“I sometimes wish I could make a tree (like a family tree) that links my books from one to another. Much of the time my reading one book has no connection to the book before or the book after. I find a book I like, read it and move on. But every now and then there are books that send me looking...”see full review » see other reviews »
“I sometimes wish I could make a tree (like a family tree) that links my books from one to another. Much of the time my reading one book has no connection to the book before or the book after. I find a book I like, read it and move on. But every now and then there are books that send me looking for a particular next read.
I found Catherwood because I read The Quality of a Hazelnut by Fae Malania. After finishing that book, I wanted to know more about Malania. It turns out she died in 2007. I found a lovely obituary on Marly Youmans' blog. She was good friends with Fae Malania. Youmans herself is a published author and so I looked to see what books by her were owned by my library. It turned out there was only one title, this one. I doubt I would have ever found this book on my own.
Catherwood is set in 1676 through 1678 - two short years. It is the tale of a young woman, Catherwood, who leaves all in England to be a settler in Virginia. Circumstances put her in New York and the reader learns a great deal about conditions in 17th century British colonies. The story moves quickly and I couldn't put it down until I knew exactly what happens to Catherwood in the wilderness. This is an amazing story.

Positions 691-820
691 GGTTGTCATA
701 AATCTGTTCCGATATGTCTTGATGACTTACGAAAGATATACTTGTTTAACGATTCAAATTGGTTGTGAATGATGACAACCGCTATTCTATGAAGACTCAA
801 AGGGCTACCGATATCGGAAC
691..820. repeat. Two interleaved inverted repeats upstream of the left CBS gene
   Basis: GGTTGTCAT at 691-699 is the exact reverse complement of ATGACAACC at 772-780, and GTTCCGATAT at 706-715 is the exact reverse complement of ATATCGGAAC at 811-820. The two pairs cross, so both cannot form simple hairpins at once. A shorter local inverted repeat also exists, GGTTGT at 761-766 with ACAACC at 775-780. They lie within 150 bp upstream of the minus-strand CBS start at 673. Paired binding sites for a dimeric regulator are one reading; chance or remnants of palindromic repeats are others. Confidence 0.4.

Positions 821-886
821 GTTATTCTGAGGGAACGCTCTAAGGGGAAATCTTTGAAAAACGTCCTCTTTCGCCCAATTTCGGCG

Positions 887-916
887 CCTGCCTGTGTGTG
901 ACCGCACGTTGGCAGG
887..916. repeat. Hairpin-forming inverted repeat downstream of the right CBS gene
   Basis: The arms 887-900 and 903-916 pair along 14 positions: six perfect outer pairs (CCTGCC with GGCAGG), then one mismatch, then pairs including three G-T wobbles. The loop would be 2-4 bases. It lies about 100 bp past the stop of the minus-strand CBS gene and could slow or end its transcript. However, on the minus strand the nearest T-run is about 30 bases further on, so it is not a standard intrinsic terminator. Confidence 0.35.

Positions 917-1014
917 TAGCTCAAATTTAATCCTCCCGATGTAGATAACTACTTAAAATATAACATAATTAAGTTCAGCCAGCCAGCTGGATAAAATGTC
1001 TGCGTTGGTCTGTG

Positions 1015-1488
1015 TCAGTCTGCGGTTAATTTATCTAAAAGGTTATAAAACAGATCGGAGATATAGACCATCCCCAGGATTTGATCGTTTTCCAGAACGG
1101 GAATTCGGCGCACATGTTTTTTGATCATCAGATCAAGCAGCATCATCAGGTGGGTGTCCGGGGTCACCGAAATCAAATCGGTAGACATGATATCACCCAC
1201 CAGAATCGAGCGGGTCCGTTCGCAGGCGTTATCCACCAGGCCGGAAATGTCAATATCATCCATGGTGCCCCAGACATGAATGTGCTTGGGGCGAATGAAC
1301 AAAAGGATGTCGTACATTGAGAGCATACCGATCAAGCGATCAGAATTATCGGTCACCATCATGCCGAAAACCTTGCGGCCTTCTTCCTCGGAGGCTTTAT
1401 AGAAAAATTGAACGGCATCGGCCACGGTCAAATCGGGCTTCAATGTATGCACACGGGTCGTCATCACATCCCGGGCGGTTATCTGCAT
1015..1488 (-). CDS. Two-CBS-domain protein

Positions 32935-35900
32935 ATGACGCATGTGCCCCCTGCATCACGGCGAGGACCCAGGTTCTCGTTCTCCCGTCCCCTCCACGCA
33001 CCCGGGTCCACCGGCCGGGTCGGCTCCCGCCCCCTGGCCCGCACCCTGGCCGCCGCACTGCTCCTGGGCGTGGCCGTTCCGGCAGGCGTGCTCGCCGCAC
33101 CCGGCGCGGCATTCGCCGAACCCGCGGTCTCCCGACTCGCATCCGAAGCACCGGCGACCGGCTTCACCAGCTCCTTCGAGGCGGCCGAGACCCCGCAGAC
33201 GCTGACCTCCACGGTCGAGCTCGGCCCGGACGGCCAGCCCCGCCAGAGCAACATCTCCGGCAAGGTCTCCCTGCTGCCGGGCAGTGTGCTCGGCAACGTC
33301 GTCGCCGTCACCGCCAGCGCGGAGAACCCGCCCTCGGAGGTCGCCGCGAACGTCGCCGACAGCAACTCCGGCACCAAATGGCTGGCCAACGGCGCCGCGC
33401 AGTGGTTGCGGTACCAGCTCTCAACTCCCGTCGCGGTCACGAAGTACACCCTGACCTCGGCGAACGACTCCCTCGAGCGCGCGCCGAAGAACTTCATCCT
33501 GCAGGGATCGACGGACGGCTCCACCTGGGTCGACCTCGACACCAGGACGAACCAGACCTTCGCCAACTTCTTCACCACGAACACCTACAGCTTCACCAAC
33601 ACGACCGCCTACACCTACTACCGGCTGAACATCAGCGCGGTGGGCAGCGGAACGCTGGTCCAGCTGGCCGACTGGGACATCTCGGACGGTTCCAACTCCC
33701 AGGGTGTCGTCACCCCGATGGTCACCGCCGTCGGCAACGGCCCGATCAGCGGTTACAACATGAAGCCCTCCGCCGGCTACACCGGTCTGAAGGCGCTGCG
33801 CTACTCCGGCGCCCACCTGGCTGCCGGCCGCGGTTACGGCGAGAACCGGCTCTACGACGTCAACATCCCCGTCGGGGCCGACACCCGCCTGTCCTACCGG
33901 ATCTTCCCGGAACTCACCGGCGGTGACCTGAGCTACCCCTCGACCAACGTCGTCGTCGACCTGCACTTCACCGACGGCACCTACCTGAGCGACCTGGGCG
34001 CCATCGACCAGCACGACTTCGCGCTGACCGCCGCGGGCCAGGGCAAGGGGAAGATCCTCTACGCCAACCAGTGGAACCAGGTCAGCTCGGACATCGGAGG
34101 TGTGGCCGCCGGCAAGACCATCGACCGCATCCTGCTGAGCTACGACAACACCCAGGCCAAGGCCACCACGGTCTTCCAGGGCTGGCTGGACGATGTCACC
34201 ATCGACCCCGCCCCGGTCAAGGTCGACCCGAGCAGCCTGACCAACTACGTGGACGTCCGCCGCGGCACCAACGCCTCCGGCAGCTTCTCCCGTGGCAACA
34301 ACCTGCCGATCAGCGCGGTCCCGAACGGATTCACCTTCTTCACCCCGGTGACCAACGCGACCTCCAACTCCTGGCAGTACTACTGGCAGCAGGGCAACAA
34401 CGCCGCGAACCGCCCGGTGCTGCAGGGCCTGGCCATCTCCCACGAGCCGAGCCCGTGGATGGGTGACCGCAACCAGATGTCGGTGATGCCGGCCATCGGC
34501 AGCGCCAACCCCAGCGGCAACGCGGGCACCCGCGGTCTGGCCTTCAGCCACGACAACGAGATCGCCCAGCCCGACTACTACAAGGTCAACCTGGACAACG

I found Youmans' language beautiful and quirky. She uses words and phrases that helped me see what Catherwood was seeing and feel her feelings. Youmans has also published poetry and that was evident in this novel. I may have to find another book by this author.
I recommend this book to those who are interested in colonial history, those who like short books and to any reader who enjoys seeing words used well.
The delights of serendipity showed up one more time while I was writing this review. I looked on Youmans' blog to see if she said anything about how she came up with this story. Although nothing was on the page about that, it turns out that one of the reviews that Youmans' quotes is from Fred Chappell whose book I just finished. The links in my reading continue... ”
“A short but very powerful story of survival. ”Gina L Stadler wrote this review Thursday, October 3, 2013. ( reply | permalink ) Was this review helpful? Yes | No
“ A beautiful little book about nature and human attachments.”Julie wrote this review Wednesday, July 29, 2009. ( reply | permalink ) Was this review helpful? Yes | No